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On the treatment of vulnerable people by Housing Associations

Having come back from maternity leave at the end of 2020, in the middle of a pandemic, I threw myself deep into work and embraced being able to assist vulnerable people again. Perhaps being a new mum, my empathy levels were on a high, and as a new mum in a pandemic, I felt even more sensitive of the needs of others. I felt a new feeling of utter selflessness and the need to look after and care for those who needed assistance, especially vulnerable clients who have had every door closed on them by their landlords.

At the beginning of this year I opened up a file for a pregnant lady who not only lived in a property with poor housing conditions, but who also suffered with mental health conditions, was a victim of domestic abuse and was completely disregarded by her landlord, a housing association.

The issues were aplenty and mainly concerned cracks in the property, rotten window frames, damp and mould in the property. The cracks were so severe in the property that rainwater penetrated into her home and caused mould and damp throughout. For years she reported these issues to the landlord, who either disregarded her complaints, downplayed the severity or just simply ignored her and failed to take action. Even when they sent their contractors to the property, they simply ignored how serious the issues were. When she was able to plead for a change to her windows, they were undertaken whilst she remained in the property despite her severe asthmatic condition. The combination of her health condition and the sheer level of dust resulted in my client being hospitalised. She had to escalate this matter and the conduct of the Housing Association to their Chief Executive, with the support of social services and her mental health team, but even that was disregarded – and her only hope was to commence litigation, which is never an option tenants like to go for.

Once I commenced work for this client, we located evidence to show that the housing association was aware of these issues before her tenancy had even commenced. So for the past 6 years my client had lived in not just unsuitable property conditions, but a home that the housing association were fully aware was not habitable and had serious issues. This pregnant woman was being left to live in a property not suitable for her, let alone suitable for a newborn, which was becoming more and more of a concern in this case.

By mid-March matters in the property became substantially worse and the condition deteriorated following and escape of water following a leak from the upstairs neighbours property, which began to trickle waste water into my clients home. Over the course of the next 3 months my client who was in her final trimester of pregnancy was moved from her home into hotel accommodation, then temporary accommodation, then another accommodation all whilst on crutches and being severely unwell both mentally and physically.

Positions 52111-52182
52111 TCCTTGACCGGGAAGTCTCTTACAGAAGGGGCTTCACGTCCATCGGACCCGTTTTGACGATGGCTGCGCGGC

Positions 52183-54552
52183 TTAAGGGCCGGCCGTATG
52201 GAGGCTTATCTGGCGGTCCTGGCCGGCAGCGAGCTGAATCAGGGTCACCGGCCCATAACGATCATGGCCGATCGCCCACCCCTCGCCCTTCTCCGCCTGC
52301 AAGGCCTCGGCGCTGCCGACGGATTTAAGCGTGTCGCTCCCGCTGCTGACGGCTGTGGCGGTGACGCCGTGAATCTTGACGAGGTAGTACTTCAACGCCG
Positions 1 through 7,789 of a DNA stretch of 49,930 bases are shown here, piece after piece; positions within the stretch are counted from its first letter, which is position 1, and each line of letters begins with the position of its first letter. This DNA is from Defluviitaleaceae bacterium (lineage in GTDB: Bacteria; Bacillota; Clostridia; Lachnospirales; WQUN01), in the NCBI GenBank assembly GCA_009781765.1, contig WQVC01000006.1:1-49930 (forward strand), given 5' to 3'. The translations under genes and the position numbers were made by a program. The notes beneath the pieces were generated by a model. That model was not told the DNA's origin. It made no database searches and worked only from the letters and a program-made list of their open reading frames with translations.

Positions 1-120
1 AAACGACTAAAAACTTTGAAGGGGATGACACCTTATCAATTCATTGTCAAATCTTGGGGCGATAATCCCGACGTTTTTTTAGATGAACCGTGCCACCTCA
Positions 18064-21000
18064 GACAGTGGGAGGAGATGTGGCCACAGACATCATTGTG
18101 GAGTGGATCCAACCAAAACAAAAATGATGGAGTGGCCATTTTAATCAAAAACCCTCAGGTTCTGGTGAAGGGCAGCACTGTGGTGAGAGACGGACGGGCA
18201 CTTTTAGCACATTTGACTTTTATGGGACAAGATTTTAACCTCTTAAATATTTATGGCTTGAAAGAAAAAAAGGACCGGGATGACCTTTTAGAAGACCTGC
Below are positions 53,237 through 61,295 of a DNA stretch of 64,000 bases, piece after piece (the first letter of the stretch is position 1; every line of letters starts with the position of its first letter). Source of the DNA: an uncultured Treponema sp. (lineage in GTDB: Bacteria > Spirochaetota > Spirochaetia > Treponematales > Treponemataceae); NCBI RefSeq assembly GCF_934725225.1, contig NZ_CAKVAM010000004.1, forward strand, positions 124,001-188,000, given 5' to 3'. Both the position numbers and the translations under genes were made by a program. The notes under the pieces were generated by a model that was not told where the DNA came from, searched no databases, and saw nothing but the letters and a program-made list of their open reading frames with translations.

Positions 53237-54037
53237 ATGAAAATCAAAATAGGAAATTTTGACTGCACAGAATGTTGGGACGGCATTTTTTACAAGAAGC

Sadly my client was hospitalised due to reduced foetal movements, and whilst in hospital I battled with the housing association to ensure she could remain in her current temporary accommodation following discharge from hospital after giving birth. Eventually, with the support of her medical practitioners and following the advices of her GP, they accepted that she could remain in her temporary accommodation and they would not force a move to yet another property. Over the course of the next 6 weeks, whilst my client was recovering from the birth of her child who was delivered by caesarean section, I was able to reach an agreement whereby my client was offered a permanent move, compensation and the replacement of her furniture that was ruined by the serious issues.

Whilst this seems like a win and success for many, it is nonetheless a fraction of the suffering that she had to sustain through 6 years of hardship, deterioration of health, both physical and mental as well as bouts of hospitalisation.

In my experience, many tenants, in particular social tenants feel that because they are in receipt of benefits, or because they are in rent arrears, they shouldn’t say anything, and they shouldn’t complain or raise it further with the landlord; much of it a fear of the unknown and what may come if they do.  As a result, in many cases when tenants are simply not standing up enough for their rights, Housing Associations are getting away with this kind of behaviour because they are not being held accountable for their actions.

When I speak to new clients, they are sometimes fearful of bringing claims against their landlord because they have either been threatened with rent arrears and court action, or because they have waited so long for a social tenancy, that they would rather put up with no heating or hot water, damp and mould than take their landlord to court.

Since the pandemic, tenants are also worried about letting contractors and housing officers into their homes for the fear of breaching rules, or for the risks of spreading Covid. However, others who do seek assistance from their landlords are simply told because of Covid, no action can be taken. This is not just misleading, but also untrue. Landlords cannot use the pandemic to absolve themselves of responsibility.

Tenants need to start asserting their rights and seek justice for what is theirs and what they are entitled to. Seeking advice is the essential first step towards finding out what your rights and your entitlements are.

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